Project Description: This project compares community experiences of the Covid-19 pandemic including access to vaccines, local government approaches to vaccine rollouts, and the role of community organizations in supporting access to vaccines among immigrant, Black, and racially visible populations in Canada, the UK, and France. Data collection is on-going and includes in-depth interviews with: i) community members; ii) municipal governments, public health boards, and Covid-19 advisory boards; iii) leaders from community organizations and community groups; and iv) health service providers. Student RAs will be involved in library research, data collection, analysis, and dissemination, and will receive training in social research methods.

  • Measuring Social Skills and Group Dynamics with Virtual Games – Supervisor: Prof. Román Andrés Zárate

    Project Description: Play Together is a virtual platform we have developed to measure teamwork and leadership abilities and study group dynamics among individuals of different characteristics using virtual tasks and games. We are currently working on implementing field experiments with interested partners in Latin America. Student RAs will help us with a literature review on topics related to the project. They will also contribute the data analysis to implement the experiments and generate the code to study the performance indicators on the platform. Finally, they will help us to identify websites to run online experiments with the tools we have developed.

UT Scarborough 2021 V-SiR

  • UTSC-01 - New Voices, New Vistas: Contemporary Arab Women Writers Database

    Supervisor: Prof. Maria Assif

    Project Description: Student RAs will contribute to the upcoming digital database on contemporary Arab women writers from around the world. No expertise in the field is needed, and enthusiastic individuals from all disciplines are welcome! Student RAs will be trained to research and evaluate writings by Arab women social media influencers and activists; create Wikipedia entries on Arab women writers; and generate annotated bibliographies about seminal critical works in the field. In week four, all collaborators will co-author a reflective blog on this project to be published in one of the SaP (Students as Partners) sites.

  • UTSC-02 - Diplomacy, Pedagogy and French Fashion in mid-18th century Europe

    Supervisor: Prof. Sébastien Drouin

    Project Description: In mid-18th century Europe, French was spoken by most of the elite. This phenomenon is particularly interesting in Germany where French language and culture have transformed many aspects of the day-to-day life at several courts like Potsdam, Bayreuth, and Karlsruhe. In this project, we will study the “Grand Tour” made by Gotha’s crown-prince Friedrich Ludwig (1735-1756) with diplomat and pedagogue Ulrich von Thun (1707-1788). Students will work on the transcription and on the annotation of the letters written in French by Ulrich von Thun to the duchess of Gotha. High proficiency in French is mandatory (speaking, reading, writing). Students interested in the French language, literature, art history, history of music, history of pedagogy and digital humanities are especially encouraged to apply. Basic knowledge of German will be considered an asset.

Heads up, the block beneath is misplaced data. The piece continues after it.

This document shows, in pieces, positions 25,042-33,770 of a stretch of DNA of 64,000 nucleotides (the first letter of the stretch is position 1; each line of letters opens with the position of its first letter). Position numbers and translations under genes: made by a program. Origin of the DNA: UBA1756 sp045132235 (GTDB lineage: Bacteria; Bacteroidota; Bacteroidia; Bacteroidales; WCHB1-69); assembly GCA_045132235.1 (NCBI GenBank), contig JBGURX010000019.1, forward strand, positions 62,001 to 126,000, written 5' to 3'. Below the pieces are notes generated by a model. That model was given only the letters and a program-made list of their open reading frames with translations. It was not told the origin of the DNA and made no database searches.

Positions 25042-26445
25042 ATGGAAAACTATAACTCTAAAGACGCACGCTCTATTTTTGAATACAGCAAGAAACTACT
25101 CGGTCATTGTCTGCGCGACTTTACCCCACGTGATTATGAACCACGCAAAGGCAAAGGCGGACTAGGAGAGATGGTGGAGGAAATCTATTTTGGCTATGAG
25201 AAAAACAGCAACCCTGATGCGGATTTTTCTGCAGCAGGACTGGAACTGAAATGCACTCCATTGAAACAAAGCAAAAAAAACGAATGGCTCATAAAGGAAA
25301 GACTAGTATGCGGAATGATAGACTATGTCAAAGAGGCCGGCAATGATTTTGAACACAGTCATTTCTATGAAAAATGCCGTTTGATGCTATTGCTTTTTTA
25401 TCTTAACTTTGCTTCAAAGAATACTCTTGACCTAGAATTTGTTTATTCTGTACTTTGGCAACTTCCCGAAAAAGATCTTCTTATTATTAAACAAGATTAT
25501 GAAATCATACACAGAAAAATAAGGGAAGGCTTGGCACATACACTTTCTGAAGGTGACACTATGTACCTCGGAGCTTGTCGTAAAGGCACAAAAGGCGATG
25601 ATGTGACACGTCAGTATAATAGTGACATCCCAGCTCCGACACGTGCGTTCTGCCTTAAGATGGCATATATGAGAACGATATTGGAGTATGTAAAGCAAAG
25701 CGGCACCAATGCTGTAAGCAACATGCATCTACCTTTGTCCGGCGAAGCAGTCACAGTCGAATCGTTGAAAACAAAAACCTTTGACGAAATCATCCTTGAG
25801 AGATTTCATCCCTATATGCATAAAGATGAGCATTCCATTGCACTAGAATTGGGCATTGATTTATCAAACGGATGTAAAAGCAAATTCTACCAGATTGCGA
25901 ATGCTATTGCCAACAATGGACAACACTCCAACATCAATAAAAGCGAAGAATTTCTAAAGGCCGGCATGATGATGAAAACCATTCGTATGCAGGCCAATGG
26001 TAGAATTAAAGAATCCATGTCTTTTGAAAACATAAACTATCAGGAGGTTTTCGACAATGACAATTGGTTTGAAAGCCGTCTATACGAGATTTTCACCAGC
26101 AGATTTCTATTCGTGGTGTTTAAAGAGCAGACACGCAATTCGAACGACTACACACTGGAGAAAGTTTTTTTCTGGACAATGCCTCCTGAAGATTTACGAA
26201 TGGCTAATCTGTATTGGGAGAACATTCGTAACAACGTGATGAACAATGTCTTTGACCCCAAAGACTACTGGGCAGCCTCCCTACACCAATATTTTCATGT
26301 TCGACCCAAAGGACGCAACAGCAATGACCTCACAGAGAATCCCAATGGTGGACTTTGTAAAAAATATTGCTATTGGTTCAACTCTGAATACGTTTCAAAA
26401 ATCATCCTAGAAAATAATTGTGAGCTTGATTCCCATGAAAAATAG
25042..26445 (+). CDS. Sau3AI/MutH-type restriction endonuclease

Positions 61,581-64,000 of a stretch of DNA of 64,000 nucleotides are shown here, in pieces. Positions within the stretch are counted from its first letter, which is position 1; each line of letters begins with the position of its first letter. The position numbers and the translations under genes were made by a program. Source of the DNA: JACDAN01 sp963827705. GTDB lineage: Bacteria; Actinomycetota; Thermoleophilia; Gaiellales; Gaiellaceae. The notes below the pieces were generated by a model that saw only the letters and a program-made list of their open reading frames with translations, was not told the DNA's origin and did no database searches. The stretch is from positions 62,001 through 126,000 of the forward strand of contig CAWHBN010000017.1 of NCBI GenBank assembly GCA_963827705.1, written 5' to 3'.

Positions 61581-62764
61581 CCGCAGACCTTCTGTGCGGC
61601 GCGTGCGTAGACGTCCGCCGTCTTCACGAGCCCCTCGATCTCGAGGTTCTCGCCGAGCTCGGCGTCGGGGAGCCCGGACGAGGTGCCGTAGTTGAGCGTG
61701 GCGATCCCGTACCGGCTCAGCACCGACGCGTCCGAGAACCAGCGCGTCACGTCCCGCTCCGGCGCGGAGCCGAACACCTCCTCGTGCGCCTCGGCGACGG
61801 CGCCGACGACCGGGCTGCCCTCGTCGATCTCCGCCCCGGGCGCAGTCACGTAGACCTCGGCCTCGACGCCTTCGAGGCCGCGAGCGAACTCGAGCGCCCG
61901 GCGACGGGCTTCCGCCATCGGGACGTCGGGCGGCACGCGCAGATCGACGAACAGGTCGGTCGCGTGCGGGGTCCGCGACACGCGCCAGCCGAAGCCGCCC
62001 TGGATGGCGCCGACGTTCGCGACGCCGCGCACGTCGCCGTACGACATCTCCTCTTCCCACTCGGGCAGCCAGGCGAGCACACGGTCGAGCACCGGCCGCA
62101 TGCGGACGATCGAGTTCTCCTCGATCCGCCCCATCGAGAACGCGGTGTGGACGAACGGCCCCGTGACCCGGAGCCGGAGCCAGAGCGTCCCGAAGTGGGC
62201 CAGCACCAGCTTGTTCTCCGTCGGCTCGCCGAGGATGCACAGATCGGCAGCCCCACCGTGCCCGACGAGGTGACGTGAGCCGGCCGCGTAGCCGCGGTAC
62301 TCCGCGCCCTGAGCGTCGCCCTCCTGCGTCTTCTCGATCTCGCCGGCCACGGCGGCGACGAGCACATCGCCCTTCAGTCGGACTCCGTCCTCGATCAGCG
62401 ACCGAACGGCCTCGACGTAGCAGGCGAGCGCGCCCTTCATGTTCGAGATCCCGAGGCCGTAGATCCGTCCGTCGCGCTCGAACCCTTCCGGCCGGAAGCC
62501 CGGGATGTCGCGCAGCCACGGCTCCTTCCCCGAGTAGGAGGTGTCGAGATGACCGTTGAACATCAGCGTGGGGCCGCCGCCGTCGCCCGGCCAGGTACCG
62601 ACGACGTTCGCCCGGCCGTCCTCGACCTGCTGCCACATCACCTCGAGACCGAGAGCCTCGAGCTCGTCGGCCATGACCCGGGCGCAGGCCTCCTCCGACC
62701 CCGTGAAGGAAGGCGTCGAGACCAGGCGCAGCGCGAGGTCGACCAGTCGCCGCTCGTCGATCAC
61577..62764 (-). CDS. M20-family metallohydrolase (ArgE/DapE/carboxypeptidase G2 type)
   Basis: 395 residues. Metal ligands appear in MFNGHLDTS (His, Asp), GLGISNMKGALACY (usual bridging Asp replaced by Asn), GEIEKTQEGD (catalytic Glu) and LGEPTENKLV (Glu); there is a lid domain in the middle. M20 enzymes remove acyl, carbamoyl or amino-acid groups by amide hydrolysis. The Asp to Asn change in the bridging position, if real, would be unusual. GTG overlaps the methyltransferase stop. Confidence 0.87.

• UTSC-03 - The Beyond Bullying Project

    Supervisor: Prof. Jessica Fields 

    Project Description: The Beyond Bullying Project (BBP) (https://beyondbullyingproject.com) is an interdisciplinary and ethnographic study that collects and analyzes stories of lesbian, gay, bisexual, transgender, and queer (LGBTQ) sexuality and gender from high school students, teachers, and students. In Spring 2021, BBP will launch an interactive website in order to virtually collect stories at three Toronto-area high schools. Working with faculty, postdoctoral, and graduate student researchers, student RAs will gain experience in digital ethnographic research methods, including conducting virtual interviews and participant observation; recording ethnographic fieldnotes; designing and implementing online knowledge mobilization tools; and analyzing BBP stories and other qualitative data.

  • UTSC-04 - Pandemic Policing of the Homeless: Making Scarborough Visible

    Supervisor: Prof. Joe Hermer

    Project Description: This project enables students to contribute to evidence based public policy in an area that is the subject of much public discussion and contestation: the policing of vulnerable and poor people in distress. Student RAs will become active members of a Canada wide research project (http://policinghomelessness.ca) that explores how people experiencing homelessness are being policed during the pandemic. RAs will participate in ongoing research inquiries, including the analysis of a large interview data set. Participants will pay special attention to the diversity of Scarborough communities and the nature of suburban homelessness. Training will be provided in key aspects of qualitative research work. Fluency in a second language is an asset, but not required. Students from all disciplinary backgrounds are encouraged to apply.

  • UTSC-05 - Engaging with Archives: Mobilizing Québec’s Musical Past for Today

    Supervisor: Prof. Laura Risk